Package Like a Green Restaurant
Food and drink packaging can be both costly and a detriment to the environment. When packaging is thrown away, such as plastic rings on six packs of soda or styrofoam cups and plates, they end up in a landfill. It can stay there for hundreds of years before completely breaking down. That's why it is so important to take a hard line on packaging.
One industry that has green packaging down pat is the restaurant industry. Some of these restaurants not only have the desire to be Eco-friendly, but also certain laws now dictate their packaging methods. So, we as amateurs, can takes some cues from restaurant owners.
Firstly, as Greg McGuire notes in The Back Burner, a restaurant blog, you must understand the difference between environmentally friendly packaging materials before you decide what to buy. Packaging materials fit into three main categories: compostable, biodegradable and recyclable.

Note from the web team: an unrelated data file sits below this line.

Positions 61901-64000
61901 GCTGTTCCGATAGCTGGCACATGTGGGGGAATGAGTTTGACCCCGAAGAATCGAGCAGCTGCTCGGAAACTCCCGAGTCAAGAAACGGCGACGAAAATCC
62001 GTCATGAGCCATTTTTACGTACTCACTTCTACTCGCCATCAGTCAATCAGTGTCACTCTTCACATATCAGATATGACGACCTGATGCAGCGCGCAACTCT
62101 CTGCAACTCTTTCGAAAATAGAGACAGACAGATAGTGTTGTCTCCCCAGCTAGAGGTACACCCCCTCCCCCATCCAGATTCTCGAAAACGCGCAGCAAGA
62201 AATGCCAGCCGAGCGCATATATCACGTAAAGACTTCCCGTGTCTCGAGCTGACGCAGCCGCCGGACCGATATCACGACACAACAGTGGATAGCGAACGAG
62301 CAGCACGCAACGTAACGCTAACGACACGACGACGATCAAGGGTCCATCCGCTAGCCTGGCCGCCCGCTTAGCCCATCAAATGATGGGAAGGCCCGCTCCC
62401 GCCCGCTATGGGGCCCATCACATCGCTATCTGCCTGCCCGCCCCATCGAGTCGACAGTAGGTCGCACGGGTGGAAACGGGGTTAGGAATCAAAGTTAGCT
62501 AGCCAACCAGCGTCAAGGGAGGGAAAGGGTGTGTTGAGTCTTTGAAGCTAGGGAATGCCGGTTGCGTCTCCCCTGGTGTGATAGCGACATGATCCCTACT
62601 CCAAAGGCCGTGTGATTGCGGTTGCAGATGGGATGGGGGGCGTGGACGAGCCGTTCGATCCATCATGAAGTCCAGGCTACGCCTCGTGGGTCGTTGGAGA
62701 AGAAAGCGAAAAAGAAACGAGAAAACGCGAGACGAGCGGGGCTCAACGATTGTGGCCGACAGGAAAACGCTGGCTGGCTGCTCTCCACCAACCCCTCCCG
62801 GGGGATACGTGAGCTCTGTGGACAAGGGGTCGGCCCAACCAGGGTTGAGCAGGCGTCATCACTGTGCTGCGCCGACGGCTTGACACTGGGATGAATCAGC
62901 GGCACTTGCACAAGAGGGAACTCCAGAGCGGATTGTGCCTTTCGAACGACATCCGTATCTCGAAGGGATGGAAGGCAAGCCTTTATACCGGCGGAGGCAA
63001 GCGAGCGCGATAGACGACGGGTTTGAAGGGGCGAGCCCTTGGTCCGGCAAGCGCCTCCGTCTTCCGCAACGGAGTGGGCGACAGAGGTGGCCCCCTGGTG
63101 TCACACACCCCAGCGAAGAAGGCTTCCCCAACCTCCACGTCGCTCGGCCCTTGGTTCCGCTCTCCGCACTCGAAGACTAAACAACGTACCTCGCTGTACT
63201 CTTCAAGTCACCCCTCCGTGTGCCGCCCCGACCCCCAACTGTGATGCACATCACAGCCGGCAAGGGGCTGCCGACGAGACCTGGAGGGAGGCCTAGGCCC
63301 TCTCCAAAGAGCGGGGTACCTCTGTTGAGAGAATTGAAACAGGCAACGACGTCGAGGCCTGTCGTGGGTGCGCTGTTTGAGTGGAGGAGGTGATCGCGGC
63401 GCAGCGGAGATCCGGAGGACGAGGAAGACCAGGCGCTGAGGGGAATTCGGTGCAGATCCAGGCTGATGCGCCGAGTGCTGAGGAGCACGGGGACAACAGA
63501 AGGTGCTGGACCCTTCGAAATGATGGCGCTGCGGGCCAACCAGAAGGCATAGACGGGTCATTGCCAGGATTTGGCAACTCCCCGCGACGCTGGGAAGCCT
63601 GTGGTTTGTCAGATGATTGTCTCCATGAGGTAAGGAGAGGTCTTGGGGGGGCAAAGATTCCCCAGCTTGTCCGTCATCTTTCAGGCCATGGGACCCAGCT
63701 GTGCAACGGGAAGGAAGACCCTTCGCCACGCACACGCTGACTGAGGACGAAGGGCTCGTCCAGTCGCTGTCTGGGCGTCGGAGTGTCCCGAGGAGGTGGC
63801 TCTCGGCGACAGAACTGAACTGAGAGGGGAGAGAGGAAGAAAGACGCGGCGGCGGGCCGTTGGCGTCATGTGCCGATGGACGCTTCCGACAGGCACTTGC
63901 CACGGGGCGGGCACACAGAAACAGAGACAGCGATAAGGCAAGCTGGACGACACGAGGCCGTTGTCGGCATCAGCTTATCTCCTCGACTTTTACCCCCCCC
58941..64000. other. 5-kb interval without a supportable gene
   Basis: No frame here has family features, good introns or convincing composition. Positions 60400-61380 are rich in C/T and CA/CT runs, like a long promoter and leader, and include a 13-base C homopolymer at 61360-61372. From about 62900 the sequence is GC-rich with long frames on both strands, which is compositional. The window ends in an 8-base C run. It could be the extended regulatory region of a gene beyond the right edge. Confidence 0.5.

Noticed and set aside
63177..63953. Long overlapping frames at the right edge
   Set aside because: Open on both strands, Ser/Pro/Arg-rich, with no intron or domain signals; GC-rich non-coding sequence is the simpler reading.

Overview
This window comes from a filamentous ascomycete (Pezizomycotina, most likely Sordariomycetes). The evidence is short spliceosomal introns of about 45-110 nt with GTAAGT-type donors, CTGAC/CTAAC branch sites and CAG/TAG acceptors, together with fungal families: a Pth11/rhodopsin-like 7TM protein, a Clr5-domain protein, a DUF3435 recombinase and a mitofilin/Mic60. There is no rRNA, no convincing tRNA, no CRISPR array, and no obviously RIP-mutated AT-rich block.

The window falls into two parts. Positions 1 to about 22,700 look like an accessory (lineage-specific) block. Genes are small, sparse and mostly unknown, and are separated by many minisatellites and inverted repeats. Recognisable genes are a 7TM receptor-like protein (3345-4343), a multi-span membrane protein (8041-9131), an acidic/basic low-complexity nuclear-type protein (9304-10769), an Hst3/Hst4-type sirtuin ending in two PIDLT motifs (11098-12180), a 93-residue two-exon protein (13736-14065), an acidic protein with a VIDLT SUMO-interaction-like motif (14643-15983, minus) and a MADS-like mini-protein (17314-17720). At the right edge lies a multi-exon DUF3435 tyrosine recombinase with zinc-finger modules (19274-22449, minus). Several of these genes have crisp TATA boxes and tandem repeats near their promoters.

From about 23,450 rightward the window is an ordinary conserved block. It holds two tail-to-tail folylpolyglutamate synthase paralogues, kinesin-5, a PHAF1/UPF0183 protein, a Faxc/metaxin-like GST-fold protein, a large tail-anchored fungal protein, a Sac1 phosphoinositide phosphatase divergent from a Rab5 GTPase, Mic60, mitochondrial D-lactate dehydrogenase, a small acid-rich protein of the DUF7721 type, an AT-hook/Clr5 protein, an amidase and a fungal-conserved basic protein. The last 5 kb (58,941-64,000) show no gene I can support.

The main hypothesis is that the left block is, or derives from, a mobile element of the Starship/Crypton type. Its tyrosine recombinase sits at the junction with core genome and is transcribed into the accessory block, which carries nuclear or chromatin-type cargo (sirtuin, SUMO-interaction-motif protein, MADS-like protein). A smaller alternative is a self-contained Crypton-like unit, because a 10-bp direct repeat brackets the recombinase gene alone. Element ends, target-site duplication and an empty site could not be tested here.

The first category of compostable materials can be tricky. It is difficult to classify packaging materials as having the ability to compost completely. A regular compostable material breaks down in a six month time period. It break downs by using water, carbon dioxide and organic material in an ecosystem i.e. material that can decompose. The problem is that a composting material must be sent to a larger facility in order to decompose in six months. Otherwise, in a smaller facility, these materials will take a long time. One example of compostable packaging is compostable chip bags.
The second category is biodegradable packaging materials. They decompose by bacteria or fungi. However, as McGuire notes, "the problem is, no standard exists for the amount of time a product takes to biodegrade. And no requirement exists for the addition of agents like bacteria to aid the degradation process." Thus, the biodegradable option is not a great one because it does not reduce toxic emissions into the air nor waste.
The third category is recycling. Most packaging can be recycled in one way or another. It's a matter of teaching employees what and how to recycle. It also depends on your local government's recycling center. They may take certain recyclable items and not others.
As McGuire recommends, compostable packaging materials do cost more, but they are the best option for remaining Eco-friendly. And in the long run, it may save you more money to buy compostable packaging due to a reduction in waste disposal.
Now that we've heard from the expert, let's discuss how you can package green